Figure 1. Identical location TEM investigation and electron diffraction of a commercial wüstite sample before (a, b and c) and after (d, e and f) exposure to a total flow of 4 mL/min of a H2/N2 = 3:1 mixture at 10 bar and 500 °C.

To get a deeper insight on the wüstite reduction into α-iron, the intensity of SAED image was azimuthally averaged and plotted versus scattering vector (s), using the PASAD plugin in the Gatan DigitalMicrograph® software. Figure 2 shows the azimuthally averaged intensity of the SAED indexed to the a-Fe structure. However, multiple Bragg peaks ({100), {200}, {211}) show an asymmetrical shape. This could be due to the presence of residual wüstite phase. This may be confirmed by the Bragg peak at 3.90 nm-1 which is close to 111 Fe1-xO. Since the metallic iron is very sensitive to oxidation, the incomplete reduction can be related to the presence of water vapour formed during the reduction process. In addition, previous studies have revealed that in the absence of structural promotors such as Al2O3, CaO, the wüstite grains can undergo disproportionation to magnetite and metallic iron at the early stage of the reduction.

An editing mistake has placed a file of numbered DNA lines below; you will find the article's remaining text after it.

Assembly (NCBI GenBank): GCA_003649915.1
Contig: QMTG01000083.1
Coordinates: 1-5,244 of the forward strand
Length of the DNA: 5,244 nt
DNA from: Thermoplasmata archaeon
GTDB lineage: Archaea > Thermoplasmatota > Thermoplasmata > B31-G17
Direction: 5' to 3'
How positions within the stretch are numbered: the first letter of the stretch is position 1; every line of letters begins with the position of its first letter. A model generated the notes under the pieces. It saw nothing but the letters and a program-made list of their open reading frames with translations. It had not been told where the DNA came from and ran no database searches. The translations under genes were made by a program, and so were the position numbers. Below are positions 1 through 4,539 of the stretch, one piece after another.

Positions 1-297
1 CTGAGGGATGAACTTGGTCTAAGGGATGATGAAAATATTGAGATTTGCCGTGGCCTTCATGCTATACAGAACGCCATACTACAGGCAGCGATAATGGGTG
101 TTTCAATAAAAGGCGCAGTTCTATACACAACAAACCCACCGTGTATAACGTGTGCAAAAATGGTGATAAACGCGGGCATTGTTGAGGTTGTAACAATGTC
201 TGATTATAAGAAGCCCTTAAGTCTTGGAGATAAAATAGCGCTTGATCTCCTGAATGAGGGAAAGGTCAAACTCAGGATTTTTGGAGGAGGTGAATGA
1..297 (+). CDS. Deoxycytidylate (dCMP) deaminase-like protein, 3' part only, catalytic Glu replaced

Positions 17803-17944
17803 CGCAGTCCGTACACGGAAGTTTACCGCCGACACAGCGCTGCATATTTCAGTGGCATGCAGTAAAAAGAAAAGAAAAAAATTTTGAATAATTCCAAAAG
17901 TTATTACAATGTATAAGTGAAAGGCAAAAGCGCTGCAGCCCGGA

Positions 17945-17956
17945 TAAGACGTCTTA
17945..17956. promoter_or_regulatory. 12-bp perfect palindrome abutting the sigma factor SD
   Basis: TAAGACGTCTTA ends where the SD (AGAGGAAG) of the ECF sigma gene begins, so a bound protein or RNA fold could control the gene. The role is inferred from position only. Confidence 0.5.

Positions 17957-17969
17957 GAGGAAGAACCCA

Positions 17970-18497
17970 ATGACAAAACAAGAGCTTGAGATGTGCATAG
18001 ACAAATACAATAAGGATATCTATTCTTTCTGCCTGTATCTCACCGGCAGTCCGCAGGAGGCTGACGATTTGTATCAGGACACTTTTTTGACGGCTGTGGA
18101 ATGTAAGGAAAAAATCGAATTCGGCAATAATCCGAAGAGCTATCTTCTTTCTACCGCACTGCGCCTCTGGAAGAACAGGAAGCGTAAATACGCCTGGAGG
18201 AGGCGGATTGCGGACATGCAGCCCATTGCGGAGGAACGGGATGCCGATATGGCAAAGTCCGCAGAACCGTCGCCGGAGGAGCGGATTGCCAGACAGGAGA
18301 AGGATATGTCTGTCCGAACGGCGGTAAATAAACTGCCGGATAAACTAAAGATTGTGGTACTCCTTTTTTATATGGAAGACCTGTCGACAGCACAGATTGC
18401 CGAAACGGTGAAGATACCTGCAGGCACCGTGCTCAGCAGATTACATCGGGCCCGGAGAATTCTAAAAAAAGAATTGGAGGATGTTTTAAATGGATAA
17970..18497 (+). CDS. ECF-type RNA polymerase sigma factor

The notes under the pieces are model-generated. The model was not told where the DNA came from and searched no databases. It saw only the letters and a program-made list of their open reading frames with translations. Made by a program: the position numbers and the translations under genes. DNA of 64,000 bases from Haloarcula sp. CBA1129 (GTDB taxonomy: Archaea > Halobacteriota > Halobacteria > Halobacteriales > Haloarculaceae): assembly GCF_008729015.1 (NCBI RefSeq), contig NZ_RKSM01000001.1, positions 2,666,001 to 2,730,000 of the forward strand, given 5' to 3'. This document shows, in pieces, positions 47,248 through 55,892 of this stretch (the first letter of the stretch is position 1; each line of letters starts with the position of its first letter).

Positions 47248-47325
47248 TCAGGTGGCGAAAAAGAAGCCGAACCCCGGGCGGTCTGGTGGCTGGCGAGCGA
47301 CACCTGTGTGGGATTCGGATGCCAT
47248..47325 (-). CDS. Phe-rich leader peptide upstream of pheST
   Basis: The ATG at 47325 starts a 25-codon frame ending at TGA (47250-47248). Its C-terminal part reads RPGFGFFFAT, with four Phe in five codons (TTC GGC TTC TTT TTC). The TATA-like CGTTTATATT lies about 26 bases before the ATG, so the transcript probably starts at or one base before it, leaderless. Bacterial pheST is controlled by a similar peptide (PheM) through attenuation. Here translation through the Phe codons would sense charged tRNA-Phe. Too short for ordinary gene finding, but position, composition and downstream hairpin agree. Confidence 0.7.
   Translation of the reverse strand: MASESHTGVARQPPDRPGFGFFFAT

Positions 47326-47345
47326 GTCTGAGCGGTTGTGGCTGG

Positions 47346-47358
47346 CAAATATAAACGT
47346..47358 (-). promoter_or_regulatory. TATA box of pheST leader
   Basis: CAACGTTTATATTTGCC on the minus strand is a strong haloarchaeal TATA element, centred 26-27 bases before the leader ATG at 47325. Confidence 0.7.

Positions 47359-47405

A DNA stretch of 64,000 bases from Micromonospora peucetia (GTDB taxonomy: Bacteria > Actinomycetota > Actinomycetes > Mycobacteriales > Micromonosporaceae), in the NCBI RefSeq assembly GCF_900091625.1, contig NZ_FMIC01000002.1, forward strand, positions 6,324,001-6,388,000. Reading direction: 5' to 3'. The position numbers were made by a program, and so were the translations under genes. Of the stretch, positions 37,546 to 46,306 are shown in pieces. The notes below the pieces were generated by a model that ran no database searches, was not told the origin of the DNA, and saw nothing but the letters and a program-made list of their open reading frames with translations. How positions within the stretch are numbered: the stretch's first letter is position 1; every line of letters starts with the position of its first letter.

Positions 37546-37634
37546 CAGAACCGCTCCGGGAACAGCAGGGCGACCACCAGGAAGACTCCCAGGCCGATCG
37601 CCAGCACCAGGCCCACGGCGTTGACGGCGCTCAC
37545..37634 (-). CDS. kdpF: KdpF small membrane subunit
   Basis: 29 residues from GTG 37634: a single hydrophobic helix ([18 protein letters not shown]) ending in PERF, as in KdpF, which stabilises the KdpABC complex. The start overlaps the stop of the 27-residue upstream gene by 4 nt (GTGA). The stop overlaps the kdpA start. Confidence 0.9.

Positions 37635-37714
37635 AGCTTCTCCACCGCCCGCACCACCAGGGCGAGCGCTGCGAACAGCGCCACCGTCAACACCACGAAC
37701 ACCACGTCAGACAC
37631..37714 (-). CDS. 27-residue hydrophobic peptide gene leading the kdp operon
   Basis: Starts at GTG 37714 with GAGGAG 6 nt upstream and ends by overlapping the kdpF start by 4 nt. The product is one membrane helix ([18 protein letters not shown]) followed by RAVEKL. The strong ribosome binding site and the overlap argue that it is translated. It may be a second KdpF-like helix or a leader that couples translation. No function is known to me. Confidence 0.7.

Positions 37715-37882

Figure 2. Selected area image and the analysis of its diffraction pattern showing the wüstite particles reduction.

Conclusion

Using a high pressure microreactor, we have shown the ability of quasi in situ TEM to investigate local changes of the morphology and the structure of a commercial wüstite sample at relevant reduction conditions. Our results indicate that the wüstite reduction leads to the formation of iron particles for the ammonia synthesis. However, residual wüstite phase have remained. Thus, we will prospectively investigate the reduction condition on the iron formation by varying the total pressure.


References

[1]       E. Ruska, Kolloid-Z. 1942, 100, 212–219.

[2]       R. T. K. Baker, P. S. Harris, J. Phys. [E] 1972, 5, 793.

[3]       P. L. Gai, Top. Catal. 1999, 8, 97–113.

[4]       T. W. Hansen, J. B. Wagner, ACS Catal. 2014, 4, 1673–1685.

[5]       J. F. Creemer, et al, Ultramicroscopy 2008, 108, 993–998.

[6]       L. Masliuk, et al, Ultramicroscopy 2018, 195, 121–128.

[7]       S. Janbroers, et al, J. Catal. 2009, 268, 235–242.

[8]       H.-Z. Liu, et al, Appl. Catal. Gen. 1996, 142, 209–222.